Bounded Autonomy: A School Run Like the Navy

With an easy smile and a loud laugh, Principal Michael Biela of Rickover Naval Academy may not immediately strike you as a product of the military. But don’t let his friendliness fool you – he runs his school like he used to run his ship. Drawing from his training in the Navy, Michael gives his teachers and students the tools and training they need to be successful, and then he trusts them to do their jobs.

“The most deadly job on an aircraft carrier is controlling the arrestor cables when the planes land,” Michael says. “If something goes wrong, that plane is going to smash into other planes, it’s going to do all sorts of terrible things.” Michael thinks about teaching much like the job of controlling arrestor cables. “The men and women who do that job have been trained, but no one is checking in on them daily to make sure they’re doing it correctly. It’s the same with a school.” Michael knows that the systems he has set up at Rickover will allow his “ship” to run smoothly.

He calls this managerial style “bounded autonomy,” which comes straight from his naval experience. Teachers don’t turn in daily or weekly lesson plans. They create their tests in advance so that they have a clear set of goals for students. From there, Michael allows his staff to help students achieve those goals in any way they see fit. “That’s how the Navy runs,” he says. “You do your job. You don’t need me looking over your shoulder.”

Students at Rickover are given “bounded autonomy” as well. Every year, Michael meets each student to lay out expectations—“you know you’re going to make mistakes, and we do too. Just don’t make them on purpose,” he says. Michael then empowers his students to take charge and model behavior for each other. “All the research out there says that the most influential thing in a student’s life is his or her peers,” he says. Older students can earn the titles of Officer and Chief, gaining additional responsibilities. Students take on jobs of writing tardy slips for each other, maintaining order in the lunchroom and keeping the school clean.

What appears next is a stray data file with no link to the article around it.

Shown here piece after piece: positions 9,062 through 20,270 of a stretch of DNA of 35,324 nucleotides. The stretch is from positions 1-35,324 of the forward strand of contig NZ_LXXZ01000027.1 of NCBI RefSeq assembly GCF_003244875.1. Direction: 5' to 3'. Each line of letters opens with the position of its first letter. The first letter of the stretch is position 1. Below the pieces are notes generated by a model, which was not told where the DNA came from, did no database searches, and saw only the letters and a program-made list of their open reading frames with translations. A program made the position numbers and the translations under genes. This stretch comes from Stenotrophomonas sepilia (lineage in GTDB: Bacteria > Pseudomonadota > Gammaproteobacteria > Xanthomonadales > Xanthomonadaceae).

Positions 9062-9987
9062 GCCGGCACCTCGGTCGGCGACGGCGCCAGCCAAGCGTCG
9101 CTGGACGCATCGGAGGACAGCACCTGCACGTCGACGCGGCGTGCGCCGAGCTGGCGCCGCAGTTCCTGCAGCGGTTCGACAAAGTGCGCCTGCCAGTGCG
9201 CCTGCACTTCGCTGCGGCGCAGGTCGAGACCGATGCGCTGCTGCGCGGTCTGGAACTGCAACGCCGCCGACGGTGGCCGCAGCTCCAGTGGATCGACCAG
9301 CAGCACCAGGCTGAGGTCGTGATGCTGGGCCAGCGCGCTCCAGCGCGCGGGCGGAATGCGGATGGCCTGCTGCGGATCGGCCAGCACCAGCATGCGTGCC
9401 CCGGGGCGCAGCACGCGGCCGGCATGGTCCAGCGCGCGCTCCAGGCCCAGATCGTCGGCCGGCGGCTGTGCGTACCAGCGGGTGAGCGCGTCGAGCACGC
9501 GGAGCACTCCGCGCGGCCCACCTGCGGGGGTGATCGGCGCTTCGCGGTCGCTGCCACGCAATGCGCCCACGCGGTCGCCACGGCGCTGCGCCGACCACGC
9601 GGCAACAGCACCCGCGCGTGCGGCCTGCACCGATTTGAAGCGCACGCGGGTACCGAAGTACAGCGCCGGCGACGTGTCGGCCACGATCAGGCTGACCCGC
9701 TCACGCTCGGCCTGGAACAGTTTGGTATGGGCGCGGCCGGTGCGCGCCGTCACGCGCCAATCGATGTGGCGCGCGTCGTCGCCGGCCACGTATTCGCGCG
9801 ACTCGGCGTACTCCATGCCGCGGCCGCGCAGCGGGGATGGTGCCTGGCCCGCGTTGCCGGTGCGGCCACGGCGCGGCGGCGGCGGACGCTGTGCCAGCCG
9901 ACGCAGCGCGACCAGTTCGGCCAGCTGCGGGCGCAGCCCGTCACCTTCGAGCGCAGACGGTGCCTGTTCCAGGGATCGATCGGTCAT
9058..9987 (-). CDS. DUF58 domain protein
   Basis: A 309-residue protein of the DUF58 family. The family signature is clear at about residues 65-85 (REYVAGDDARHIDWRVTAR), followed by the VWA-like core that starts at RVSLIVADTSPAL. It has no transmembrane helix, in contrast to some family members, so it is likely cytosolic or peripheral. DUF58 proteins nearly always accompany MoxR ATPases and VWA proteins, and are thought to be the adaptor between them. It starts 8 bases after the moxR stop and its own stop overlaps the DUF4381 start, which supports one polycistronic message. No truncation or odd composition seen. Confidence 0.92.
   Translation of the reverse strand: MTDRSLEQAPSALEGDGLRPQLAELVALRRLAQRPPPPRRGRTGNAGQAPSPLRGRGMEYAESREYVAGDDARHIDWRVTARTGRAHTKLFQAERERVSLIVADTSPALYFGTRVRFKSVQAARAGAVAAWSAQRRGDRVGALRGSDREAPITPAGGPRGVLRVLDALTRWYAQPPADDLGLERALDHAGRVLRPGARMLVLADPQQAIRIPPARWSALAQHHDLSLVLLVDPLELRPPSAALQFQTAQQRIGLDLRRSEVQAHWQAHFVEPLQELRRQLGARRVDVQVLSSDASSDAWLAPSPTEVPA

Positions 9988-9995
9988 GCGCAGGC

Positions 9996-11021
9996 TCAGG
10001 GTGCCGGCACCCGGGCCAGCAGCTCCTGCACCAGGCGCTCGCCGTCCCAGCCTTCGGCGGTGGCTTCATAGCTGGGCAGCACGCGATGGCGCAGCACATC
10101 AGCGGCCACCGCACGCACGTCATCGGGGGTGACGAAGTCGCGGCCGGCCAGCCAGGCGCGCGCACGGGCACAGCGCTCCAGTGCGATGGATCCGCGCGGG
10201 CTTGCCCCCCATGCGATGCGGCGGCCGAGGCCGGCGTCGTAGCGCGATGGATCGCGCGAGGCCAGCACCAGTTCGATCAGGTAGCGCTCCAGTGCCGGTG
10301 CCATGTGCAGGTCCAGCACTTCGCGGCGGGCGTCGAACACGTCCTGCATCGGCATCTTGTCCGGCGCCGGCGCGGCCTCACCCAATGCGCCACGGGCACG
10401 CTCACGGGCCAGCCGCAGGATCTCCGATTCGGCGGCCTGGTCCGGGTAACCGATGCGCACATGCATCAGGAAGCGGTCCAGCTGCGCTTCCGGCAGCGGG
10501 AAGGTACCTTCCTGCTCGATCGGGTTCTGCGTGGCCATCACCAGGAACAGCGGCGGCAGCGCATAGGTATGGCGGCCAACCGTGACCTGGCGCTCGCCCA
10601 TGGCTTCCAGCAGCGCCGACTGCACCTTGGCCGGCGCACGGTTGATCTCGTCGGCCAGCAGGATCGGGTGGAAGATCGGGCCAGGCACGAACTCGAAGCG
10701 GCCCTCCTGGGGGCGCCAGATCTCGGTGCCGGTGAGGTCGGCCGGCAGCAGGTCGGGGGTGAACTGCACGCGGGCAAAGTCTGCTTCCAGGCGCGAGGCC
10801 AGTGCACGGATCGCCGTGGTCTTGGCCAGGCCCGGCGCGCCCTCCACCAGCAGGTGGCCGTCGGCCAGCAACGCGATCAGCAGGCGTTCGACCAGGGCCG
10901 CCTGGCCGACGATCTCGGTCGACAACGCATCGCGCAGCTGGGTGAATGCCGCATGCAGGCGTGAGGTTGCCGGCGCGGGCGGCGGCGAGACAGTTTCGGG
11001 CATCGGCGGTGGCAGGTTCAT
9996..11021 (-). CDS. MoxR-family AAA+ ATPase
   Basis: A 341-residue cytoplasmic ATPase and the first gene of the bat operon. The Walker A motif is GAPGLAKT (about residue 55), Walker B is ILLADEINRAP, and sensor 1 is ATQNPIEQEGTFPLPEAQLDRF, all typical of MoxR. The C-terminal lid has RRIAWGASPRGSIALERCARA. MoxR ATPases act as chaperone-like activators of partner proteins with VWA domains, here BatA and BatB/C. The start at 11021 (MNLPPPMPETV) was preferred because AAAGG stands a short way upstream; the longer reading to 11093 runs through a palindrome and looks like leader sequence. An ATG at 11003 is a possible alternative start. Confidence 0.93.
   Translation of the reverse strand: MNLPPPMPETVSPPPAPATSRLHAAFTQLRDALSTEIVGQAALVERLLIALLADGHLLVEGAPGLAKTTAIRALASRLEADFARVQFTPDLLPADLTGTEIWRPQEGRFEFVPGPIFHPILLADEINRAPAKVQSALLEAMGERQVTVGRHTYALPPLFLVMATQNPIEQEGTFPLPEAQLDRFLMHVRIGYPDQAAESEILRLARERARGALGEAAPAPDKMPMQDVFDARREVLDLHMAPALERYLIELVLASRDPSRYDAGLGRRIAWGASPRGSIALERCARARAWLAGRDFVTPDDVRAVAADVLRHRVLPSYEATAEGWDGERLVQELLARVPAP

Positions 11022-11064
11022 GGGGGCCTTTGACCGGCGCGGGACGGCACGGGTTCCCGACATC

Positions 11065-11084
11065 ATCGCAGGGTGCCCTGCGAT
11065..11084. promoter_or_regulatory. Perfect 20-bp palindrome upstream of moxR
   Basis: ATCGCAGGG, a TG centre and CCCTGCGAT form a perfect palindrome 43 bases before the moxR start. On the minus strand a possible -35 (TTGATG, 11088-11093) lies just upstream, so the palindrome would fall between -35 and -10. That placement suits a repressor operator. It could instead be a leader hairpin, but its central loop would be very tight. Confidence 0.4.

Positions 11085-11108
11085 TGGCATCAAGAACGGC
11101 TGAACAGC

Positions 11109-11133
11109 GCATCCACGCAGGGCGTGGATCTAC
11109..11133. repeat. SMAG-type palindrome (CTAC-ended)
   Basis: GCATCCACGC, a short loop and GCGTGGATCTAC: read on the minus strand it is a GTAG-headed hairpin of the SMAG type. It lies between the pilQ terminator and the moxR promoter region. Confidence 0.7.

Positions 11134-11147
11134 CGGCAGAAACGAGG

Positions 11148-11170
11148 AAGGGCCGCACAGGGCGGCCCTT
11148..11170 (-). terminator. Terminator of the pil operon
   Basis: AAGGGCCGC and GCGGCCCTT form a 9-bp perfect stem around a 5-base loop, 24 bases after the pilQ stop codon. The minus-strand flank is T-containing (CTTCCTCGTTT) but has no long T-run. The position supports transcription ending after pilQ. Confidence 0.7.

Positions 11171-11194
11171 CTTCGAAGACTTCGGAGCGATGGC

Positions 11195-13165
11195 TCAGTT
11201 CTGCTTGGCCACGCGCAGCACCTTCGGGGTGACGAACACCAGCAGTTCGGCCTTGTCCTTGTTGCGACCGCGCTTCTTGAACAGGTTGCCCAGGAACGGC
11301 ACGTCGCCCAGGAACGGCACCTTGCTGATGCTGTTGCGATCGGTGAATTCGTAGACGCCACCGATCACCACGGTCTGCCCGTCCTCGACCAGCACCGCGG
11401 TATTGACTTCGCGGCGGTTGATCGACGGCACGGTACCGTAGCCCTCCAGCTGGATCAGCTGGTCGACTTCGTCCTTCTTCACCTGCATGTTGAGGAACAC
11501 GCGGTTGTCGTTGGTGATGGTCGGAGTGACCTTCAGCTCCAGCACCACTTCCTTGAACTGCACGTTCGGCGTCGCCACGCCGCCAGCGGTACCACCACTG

One clear expectation is that the walls at Rickover remain spotless. Graffiti and tagging won’t be tolerated. Michael recalls a time during the first week of school when a ninth-grader commented on the freshly painted walls. Michael overheard another student responding with, “The teachers want it to be nice and clean for us here, so your job is to help us keep it that way.”

Michael values autonomy, and knows its importance for himself. In 2017, Michael was selected by Chicago Public Schools to become an Independent School Principal, exempting him from network oversight. He has the training he needs, he’s set clear goals and now he’ll have the freedom to achieve those goals as he sees fit.